If you google the phrase “Circle of Nine,” you’ll find that it relates to a video gaming community, an interesting geometric property of triangles, and even a series of fantasy novels. It also refers to a beautiful and creative way to set blocks in quilts to design new and unique quilts. Simple, well-known and well-loved blocks like the Star of Hope or Churn-dash are transformed by fascinating secondary designs when set in a Circle of Nine. The results are always visually beautiful and often very playful too.
The story behind Circle of Nine quilts
Back in 2010, sisters and authors Janet Houts and Jean Ann Wright felt that quilters who sought the convenience of coordinated fabric collections and pre-cuts often lost the chance to be truly creative and innovative with their designs. They developed a new way to set blocks – in a circle. Typically, eight blocks circle around a ninth one. Instead of sashing, they used spacers that they sometimes pieced for added visual complexity.
Constructing a Circle of Nine quilt
Designing your own quilts with the circle of nine grid is easy! Choose
a familiar quilt block and either photocopy it several times or use graph paper to sketch the block. There are endless combinations to put together with blocks and spacers. Jean Ann and Janet both carry a pad of graph paper and a container of the sketching materials with them and are always ready to create a new quilt when a spare moment presents itself.
Designing quilts on the computer requires either quilt design software or a drawing program. You can use either the computer or graph paper sketches, as each method lends a different quality of creativity to the design process. The speed of computer design is great, and the relaxing time spent with graph paper doodling can inspire new designs with ease, using the materials at hand.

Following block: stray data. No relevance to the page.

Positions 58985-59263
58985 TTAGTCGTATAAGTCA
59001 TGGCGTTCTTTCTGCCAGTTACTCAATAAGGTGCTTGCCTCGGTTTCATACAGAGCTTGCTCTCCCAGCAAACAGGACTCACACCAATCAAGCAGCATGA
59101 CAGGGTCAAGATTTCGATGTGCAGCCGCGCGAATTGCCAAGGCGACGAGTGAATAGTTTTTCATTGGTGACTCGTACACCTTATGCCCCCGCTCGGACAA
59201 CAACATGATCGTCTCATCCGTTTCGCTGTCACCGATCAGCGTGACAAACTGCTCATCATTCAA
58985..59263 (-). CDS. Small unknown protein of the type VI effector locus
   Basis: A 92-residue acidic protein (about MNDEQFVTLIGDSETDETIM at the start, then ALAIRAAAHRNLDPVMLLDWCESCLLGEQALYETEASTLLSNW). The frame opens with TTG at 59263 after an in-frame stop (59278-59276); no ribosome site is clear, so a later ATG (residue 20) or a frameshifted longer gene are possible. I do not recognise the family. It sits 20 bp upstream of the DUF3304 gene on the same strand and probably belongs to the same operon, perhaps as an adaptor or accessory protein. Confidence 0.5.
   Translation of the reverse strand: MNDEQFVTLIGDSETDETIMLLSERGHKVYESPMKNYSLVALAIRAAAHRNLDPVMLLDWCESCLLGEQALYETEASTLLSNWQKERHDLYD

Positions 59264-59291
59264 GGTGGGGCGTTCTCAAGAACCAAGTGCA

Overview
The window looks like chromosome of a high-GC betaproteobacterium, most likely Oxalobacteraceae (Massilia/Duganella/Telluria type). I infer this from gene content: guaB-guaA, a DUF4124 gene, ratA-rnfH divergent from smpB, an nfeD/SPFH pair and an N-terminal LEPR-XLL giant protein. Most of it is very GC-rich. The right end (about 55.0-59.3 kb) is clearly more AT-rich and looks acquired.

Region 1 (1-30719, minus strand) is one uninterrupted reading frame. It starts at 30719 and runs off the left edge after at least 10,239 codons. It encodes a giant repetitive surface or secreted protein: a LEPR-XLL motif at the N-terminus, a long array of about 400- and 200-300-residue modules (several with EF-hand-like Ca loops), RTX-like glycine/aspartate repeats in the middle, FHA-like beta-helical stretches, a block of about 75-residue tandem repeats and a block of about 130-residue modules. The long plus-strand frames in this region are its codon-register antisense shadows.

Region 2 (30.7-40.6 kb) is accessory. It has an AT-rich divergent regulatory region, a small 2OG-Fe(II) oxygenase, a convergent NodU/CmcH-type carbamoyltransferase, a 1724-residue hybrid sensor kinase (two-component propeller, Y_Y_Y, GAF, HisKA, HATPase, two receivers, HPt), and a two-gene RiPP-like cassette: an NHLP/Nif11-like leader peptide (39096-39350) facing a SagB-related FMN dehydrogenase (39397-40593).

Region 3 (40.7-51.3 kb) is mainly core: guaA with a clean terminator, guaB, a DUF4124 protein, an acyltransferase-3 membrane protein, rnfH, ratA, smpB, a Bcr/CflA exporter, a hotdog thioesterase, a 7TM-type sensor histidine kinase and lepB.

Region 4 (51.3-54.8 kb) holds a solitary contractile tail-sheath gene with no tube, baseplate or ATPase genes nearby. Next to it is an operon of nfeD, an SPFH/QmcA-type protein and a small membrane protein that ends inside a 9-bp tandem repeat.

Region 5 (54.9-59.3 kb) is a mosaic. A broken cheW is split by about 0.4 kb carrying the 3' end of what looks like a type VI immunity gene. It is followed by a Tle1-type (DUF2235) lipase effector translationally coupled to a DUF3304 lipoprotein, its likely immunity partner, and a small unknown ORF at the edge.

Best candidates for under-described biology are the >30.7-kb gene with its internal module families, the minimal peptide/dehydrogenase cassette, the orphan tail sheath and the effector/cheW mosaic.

Drafting the design
This simple setting produces quilts with unique and creative designs—no two looking alike. The green squares can be filled with any quilt block. The pink spacers around the center blocks and corner blocks can be a focus fabric or pieced together using traditional block elements. To demonstrate the concept, we’re going to start with blocks with a Square-in-a-Square Grid.
Begin by drawing your first quilt block (block 1) at the center of your design. Place block 2 up and to the right of block 1, corner to corner. Place blocks 3, 4 and 5 in the same manner, moving in a clockwise direction. Block 6 will be placed above block 1, halfway between blocks 2 and 5. Blocks 7, 8 and 9 will be placed in the same manner as block 6, rotating clockwise around block 1.
Place spacers around block 1 and in the four corners of the quilt top. These can be made up of strips of fabric (with the top and bottom spacers longer), or smaller quilt block designs. Smaller blocks can also be used in the corners to make all spacers the same size.
Things get really interesting
When you start working with blocks that are built on grids, you will find that you have even more design possibilities based on the offsets that you choose for your blocks. You’ll want your seams to line up, but you can choose to offset your blocks close together or farther apart for a larger quilt.
Below left is a nine-patch block offset by one-third for a tight design, and to the right is a larger quilt design achieved with two-third offsets.
You can always use plain spacers so that your beautiful blocks work by themselves to create the secondary designs – see the example below left, using blocks offset by one-third. Or you can piece your spacers for even more complexity – see the example below right.
And below left is an example of the same block now offset by two-thirds, allowing even more room for pieced spacers.
Where can you learn more?
About the books
Would you like to learn more about Circle of Nine quilts, and find patterns for over 30 different projects? The following books are available at LandauerPub.com!
Circle of Nine • 120 pages • 24 projects • $24.95 • Available as a downloadable PDF